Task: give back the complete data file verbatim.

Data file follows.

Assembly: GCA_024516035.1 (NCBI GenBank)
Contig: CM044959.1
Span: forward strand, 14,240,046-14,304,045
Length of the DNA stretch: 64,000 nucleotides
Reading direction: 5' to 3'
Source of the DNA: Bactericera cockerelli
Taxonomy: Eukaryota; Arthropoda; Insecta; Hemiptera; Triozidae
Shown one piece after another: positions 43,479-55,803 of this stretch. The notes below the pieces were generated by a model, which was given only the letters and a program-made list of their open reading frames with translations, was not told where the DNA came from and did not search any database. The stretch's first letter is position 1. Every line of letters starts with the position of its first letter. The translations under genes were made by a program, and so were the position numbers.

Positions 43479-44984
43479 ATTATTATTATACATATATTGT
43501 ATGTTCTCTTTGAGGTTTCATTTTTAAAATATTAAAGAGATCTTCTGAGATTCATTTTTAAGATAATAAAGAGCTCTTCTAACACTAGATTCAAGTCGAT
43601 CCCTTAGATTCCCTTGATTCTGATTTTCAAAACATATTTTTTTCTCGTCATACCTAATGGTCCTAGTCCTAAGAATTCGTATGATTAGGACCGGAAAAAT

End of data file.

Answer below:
Assembly: GCA_024516035.1 (NCBI GenBank)
Contig: CM044959.1
Span: forward strand, 14,240,046-14,304,045
Length of the DNA stretch: 64,000 nucleotides
Reading direction: 5' to 3'
Source of the DNA: Bactericera cockerelli
Taxonomy: Eukaryota; Arthropoda; Insecta; Hemiptera; Triozidae
Shown one piece after another: positions 43,479-55,803 of this stretch. The notes below the pieces were generated by a model, which was given only the letters and a program-made list of their open reading frames with translations, was not told where the DNA came from and did not search any database. The stretch's first letter is position 1. Every line of letters starts with the position of its first letter. The translations under genes were made by a program, and so were the position numbers.

Positions 43479-44984
43479 ATTATTATTATACATATATTGT
43501 ATGTTCTCTTTGAGGTTTCATTTTTAAAATATTAAAGAGATCTTCTGAGATTCATTTTTAAGATAATAAAGAGCTCTTCTAACACTAGATTCAAGTCGAT
43601 CCCTTAGATTCCCTTGATTCTGATTTTCAAAACATATTTTTTTCTCGTCATACCTAATGGTCCTAGTCCTAAGAATTCGTATGATTAGGACCGGAAAAAT